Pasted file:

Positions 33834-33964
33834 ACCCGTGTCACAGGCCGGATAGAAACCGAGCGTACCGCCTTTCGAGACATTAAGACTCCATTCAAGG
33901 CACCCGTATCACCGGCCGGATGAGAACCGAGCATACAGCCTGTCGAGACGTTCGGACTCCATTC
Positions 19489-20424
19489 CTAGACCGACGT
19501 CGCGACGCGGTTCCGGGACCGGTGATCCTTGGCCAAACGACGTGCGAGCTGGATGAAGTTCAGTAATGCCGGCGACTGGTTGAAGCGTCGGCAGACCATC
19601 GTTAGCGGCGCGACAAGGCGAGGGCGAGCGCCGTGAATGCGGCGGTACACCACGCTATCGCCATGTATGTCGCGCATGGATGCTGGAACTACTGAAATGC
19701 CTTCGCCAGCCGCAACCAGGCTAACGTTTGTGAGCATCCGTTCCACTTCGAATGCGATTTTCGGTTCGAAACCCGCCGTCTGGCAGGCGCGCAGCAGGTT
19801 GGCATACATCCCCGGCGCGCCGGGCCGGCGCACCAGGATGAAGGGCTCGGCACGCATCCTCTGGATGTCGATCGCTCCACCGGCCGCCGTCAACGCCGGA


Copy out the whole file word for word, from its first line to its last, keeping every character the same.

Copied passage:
Positions 33834-33964
33834 ACCCGTGTCACAGGCCGGATAGAAACCGAGCGTACCGCCTTTCGAGACATTAAGACTCCATTCAAGG
33901 CACCCGTATCACCGGCCGGATGAGAACCGAGCATACAGCCTGTCGAGACGTTCGGACTCCATTC
Positions 19489-20424
19489 CTAGACCGACGT
19501 CGCGACGCGGTTCCGGGACCGGTGATCCTTGGCCAAACGACGTGCGAGCTGGATGAAGTTCAGTAATGCCGGCGACTGGTTGAAGCGTCGGCAGACCATC
19601 GTTAGCGGCGCGACAAGGCGAGGGCGAGCGCCGTGAATGCGGCGGTACACCACGCTATCGCCATGTATGTCGCGCATGGATGCTGGAACTACTGAAATGC
19701 CTTCGCCAGCCGCAACCAGGCTAACGTTTGTGAGCATCCGTTCCACTTCGAATGCGATTTTCGGTTCGAAACCCGCCGTCTGGCAGGCGCGCAGCAGGTT
19801 GGCATACATCCCCGGCGCGCCGGGCCGGCGCACCAGGATGAAGGGCTCGGCACGCATCCTCTGGATGTCGATCGCTCCACCGGCCGCCGTCAACGCCGGA